Wisley! What Is It?
I’m sure it’s an amazing place even to the English.
To a Canadian gardener it is truly awe inspiring. We have botanical gardens of equal size and scope but none have the range of plants that can be successfully grown here.What’s Wisley?
Wisley is the home of the Royal Horticultural Society and as such can be seen as the centre of British gardening. It is a vast expanse of green lawn, mature trees, water features and winding paths that lead to formal areas of roses and perennials and every other imaginable horticultural crop, all outlined and divided by the most amazing Beech Fagus sylvatica
Tired Hedge Trimmers
There must be thousands of individual trees that make up these miles of hedges. All immaculately trimmed to about 8' tall and 3' wide. It may be just my appreciation for the time and effort involved but I found these continuous background dividers one of the most amazing features of the garden.
Drifts of Daffodils
We chose spring as the season to visit to help banish winter in Canada and nothing does that better than spring flowering bulbs. The sight of a single variety of Narcissus in a bed with thousands of blooms, is quite breathtaking even after you have turned the corner and repeated the experience several times. It does leave you wondering how they can equal that display in other seasons. That, of course, is the allure of gardening and of revisiting public gardens.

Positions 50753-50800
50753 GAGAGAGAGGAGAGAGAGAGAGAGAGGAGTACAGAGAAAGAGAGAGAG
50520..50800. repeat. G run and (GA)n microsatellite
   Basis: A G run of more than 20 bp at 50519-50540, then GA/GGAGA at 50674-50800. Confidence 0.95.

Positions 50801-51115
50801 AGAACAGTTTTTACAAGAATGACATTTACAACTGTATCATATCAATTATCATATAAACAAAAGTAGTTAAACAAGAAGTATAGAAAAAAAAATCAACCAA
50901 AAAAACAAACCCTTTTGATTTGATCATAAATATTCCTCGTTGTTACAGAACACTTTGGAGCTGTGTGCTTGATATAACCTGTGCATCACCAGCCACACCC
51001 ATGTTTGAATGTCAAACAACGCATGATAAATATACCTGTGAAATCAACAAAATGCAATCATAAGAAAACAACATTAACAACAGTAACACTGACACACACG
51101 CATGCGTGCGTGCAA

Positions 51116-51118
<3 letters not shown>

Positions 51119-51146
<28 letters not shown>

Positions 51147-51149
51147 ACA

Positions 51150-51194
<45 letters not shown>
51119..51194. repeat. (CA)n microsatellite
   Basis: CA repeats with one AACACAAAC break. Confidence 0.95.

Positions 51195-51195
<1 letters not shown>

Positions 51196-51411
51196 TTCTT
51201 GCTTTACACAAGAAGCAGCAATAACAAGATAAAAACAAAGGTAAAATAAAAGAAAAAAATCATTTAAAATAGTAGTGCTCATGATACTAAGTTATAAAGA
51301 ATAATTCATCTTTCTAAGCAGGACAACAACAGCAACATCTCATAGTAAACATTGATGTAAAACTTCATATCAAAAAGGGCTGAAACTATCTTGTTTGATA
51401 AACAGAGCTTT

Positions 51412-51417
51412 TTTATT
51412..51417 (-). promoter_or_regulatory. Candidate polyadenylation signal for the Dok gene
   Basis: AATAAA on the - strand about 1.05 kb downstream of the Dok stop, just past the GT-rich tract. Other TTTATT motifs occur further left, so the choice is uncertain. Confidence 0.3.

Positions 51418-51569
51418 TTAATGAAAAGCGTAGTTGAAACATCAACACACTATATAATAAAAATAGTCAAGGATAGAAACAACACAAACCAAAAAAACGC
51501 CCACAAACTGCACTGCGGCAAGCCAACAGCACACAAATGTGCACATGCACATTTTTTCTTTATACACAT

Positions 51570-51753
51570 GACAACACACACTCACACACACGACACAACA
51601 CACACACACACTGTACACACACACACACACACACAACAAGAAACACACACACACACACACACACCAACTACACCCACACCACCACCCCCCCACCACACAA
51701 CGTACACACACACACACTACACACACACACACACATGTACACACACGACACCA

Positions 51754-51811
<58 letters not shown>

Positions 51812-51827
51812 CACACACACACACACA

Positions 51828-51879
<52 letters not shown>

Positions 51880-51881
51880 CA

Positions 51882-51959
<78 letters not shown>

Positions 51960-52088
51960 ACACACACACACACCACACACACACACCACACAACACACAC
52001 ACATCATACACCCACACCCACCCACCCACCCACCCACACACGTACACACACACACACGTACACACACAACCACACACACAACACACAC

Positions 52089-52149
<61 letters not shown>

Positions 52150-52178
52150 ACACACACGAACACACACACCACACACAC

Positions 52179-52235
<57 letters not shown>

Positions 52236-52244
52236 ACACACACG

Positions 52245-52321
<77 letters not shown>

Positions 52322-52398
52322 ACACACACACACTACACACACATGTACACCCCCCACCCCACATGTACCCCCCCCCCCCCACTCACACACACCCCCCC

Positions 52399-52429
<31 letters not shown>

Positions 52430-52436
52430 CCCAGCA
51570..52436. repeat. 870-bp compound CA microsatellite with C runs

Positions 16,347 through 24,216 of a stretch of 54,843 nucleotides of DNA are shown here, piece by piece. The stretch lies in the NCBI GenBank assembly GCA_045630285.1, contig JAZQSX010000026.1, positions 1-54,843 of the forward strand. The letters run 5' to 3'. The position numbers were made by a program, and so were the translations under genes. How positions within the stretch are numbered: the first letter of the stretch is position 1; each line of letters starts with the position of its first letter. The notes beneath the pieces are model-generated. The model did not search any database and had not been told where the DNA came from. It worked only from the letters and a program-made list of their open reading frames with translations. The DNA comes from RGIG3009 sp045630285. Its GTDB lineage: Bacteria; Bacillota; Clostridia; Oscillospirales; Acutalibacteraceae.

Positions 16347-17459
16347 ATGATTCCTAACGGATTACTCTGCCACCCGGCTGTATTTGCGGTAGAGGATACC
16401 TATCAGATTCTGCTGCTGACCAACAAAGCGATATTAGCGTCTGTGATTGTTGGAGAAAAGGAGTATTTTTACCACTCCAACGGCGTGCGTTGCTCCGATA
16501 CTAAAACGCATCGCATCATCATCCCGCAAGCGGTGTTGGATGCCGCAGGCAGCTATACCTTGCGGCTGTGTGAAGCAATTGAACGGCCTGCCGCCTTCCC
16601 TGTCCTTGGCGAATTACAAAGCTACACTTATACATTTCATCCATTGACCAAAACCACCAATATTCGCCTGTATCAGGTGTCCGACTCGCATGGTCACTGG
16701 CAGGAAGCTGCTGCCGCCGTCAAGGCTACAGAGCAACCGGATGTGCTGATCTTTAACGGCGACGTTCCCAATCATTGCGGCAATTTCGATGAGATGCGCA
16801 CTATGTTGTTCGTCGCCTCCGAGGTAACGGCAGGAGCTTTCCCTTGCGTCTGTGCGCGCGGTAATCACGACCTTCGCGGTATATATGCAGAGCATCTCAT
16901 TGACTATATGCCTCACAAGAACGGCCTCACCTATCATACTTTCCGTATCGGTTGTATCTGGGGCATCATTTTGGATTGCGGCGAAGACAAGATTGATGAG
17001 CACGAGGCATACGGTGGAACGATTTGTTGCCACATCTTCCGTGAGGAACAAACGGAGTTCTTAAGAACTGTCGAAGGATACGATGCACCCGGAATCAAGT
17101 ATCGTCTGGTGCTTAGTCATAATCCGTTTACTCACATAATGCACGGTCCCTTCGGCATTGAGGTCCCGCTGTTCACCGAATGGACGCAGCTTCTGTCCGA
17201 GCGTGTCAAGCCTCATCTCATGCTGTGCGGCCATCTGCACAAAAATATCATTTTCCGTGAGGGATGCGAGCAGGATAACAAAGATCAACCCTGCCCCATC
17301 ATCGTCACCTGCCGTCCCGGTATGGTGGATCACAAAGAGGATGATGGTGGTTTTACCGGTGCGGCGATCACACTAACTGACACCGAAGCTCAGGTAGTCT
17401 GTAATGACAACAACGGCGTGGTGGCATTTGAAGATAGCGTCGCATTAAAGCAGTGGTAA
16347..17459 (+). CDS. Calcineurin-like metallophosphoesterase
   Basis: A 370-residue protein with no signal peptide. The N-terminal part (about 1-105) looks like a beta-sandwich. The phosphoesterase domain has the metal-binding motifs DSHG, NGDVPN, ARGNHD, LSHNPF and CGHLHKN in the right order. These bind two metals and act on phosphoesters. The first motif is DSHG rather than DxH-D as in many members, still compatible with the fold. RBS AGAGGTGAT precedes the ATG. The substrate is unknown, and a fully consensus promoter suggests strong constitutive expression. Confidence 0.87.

An Amazing Hill
Leaving behind the more formal parts of Wisley, leads you up Battleston Hill . The grass climbs quickly, surrounded on both sides by less formal areas of trees, shrubs and perennials. Turning by the imposing Henry Moore sculpture at the peak, you disappear into a vast woodland like no other. It is filled with dozens of varieties of Camellia bushes and Magnolia trees in full bloom. I had no idea that Magnolia soulangeana came in so many varieties featuring different flower colours and shapes.
Shorter Pink Delights
If you could take your eyes away from these large masses of colour and let them wander around on the forest floor, then even more delights such as the 12 tall Peony Paeonia cambessedesii in full bloom, were waiting to be discovered.
It’s impossible to describe this garden on a single web page.
The brief guide to the garden
is several pages long and as you head for the exit at the end of an exhausting day you can only wish that you had a week to spend there and another, as each of the seasonal changes occurred. Of course, the main exit from Wisley is through the garden shop and that was the point, at which I was most thankful, that I was flying to another country. I saved a fortune not being able to purchase the huge array of plants that they had on sale. I did get to buy a few and some nice containers to add to my son’s little English garden.
If you are ever in the south of England with a day to indulge your gardener’s heart and soul, go to Wisley.
subscribe to Ken's free newsletter
Dallying In The Dirt
return from Wisley visit to Garden visits main page